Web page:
By Ashlee Achee '16Staff Writer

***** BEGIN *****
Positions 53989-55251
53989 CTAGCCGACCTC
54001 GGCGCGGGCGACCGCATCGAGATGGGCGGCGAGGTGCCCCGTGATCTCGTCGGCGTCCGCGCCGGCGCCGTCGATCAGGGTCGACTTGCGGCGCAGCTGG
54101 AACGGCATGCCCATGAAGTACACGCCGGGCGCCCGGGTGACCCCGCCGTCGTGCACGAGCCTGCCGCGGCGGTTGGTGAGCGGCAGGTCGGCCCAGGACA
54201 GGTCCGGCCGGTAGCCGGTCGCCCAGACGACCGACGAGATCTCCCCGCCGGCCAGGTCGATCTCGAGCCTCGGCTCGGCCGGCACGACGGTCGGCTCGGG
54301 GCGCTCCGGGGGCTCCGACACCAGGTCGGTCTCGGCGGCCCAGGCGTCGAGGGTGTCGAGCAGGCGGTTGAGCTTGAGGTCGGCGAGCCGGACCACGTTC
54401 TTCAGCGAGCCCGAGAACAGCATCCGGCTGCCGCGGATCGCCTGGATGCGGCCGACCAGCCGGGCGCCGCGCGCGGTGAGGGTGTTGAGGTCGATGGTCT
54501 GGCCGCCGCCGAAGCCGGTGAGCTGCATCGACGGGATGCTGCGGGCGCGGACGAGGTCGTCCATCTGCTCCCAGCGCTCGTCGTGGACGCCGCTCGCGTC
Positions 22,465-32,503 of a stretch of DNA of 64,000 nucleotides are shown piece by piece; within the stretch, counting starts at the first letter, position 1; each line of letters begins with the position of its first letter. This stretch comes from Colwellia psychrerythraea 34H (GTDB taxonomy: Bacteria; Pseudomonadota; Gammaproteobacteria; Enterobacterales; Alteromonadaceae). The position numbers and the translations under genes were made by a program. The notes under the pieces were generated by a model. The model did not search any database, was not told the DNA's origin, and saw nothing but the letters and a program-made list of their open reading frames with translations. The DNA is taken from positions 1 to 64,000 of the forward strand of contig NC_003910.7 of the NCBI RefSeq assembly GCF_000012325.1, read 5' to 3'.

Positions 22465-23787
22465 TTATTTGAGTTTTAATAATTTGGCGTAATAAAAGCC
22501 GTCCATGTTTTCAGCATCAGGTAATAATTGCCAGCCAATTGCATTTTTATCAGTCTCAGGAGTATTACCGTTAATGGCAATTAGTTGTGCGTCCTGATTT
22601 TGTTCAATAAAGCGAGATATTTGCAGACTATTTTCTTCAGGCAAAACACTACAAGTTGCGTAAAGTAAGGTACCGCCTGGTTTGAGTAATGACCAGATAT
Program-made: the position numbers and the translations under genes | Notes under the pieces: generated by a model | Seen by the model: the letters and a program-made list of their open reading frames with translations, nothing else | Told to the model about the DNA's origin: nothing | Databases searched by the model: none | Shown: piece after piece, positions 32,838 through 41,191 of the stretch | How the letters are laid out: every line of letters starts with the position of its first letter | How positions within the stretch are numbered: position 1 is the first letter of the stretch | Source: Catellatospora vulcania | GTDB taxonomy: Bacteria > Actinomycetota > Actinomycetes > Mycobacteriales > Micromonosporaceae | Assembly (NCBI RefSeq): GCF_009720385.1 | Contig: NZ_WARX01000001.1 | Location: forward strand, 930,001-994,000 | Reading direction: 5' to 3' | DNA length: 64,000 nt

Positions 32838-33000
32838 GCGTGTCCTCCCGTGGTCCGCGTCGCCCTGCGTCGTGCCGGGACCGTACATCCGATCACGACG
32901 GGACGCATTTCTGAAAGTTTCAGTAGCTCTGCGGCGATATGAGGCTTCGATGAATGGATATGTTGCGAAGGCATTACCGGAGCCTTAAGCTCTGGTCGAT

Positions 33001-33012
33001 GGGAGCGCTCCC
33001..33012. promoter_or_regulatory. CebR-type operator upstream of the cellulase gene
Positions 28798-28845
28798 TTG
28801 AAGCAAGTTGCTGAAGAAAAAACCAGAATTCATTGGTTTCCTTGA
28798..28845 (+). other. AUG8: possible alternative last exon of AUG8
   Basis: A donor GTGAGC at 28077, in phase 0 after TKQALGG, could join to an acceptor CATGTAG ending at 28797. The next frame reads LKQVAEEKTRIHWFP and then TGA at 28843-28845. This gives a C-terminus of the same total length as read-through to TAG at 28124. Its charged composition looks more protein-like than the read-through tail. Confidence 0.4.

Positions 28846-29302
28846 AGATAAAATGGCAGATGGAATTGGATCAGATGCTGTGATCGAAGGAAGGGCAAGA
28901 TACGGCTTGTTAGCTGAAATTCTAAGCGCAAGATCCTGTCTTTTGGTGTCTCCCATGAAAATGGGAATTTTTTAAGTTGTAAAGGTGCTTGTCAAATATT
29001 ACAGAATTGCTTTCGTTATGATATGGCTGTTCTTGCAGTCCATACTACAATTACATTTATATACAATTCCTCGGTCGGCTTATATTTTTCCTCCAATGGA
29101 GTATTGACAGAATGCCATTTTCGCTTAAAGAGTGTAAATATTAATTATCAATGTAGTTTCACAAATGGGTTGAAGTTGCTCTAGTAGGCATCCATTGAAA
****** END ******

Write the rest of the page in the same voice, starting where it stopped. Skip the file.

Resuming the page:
There’s a strange rush that comes from confessing anonymously on an internet forum. As I hit the “enter” button on SurveyMonkey, I suddenly feel a surge of power. Ah yes, I have just shared a secret with 1,000 strangers! Excellent! I lie in wait for a few days in the hope that my confession will get more “likes” than the one below it. Those of you who read Claremont Confessions (CC) regularly know that someone has been stealing my tamales (not kidding). While I’m pretty irritated with this, I am almost more frustrated by the anonymous apology I received. I will never get an in-person apology from the tamale thief or reimbursement for the $10 of food that I lost. I appreciate that the person came forward eventually, but I really don’t think they would have if CC hadn’t been available to them. The anonymity determined their choice, not their sense of right versus wrong. I’ll confess something here: I enjoy Claremont Confessions, but I think it can be an abuse of power. When people have the ability to say anything they want without consequence, it’s easy to say hurtful things. I can’t tell you how many flame wars or political debates I have seen, and they almost always end with one person being ganged up upon. While I admit to being a spectator (sometimes with a little popcorn) to these arguments, I’ve also seen Claremont Confession be a forum to insult people’s beliefs. Claremont Confessions does a good job of adding trigger warnings and refusing to publish the names of specific people, but it’s impossible to censor harmful ideas. I’ve seen a lot of sexist, racist, and homophobic confessions make their way onto the page. While the confessors may not actually subscribe to these beliefs (I hope not, certainly), an anonymous forum is the perfect place to say these harmful things. By hiding behind a veil of anonymity, it is possible to say anything without fear of consequence (other than a few nasty comments). When people have this power, I think it’s human nature to try to push the boundaries — say something a little risky — but the line has been crossed on multiple occasions. Without quoting specific confessions, I’ll say that I’ve seen people make incredibly derogatory posts towards feminists, especially in the past week or so. In addition, there seems to be a theme of making really hurtful confessions about the Asian population in Claremont, which is unacceptable on every level. I don’t have a problem with CC continuing to exist. I think it’s a great resource for people who are struggling with personal or emotional problems, and, I’ll admit, it’s a fun source of intrigue. However, a lot of inappropriate things have been posted recently that call into question whether or not unlimited anonymity should be given to college students who are likely to abuse it. I’ll say this: think before you post! (Also, think before you take someone else’s tamales, but that’s a different discussion.) You never know who you could hurt or what damage you could do to the people on the receiving end of your confession. Be mindful of those around you! And be mindful of yourself! If you think you may be racist, sexist, or homophobic, reach out to talk to a friend or club, not a Facebook page! You deserve to have a real conversation about your beliefs.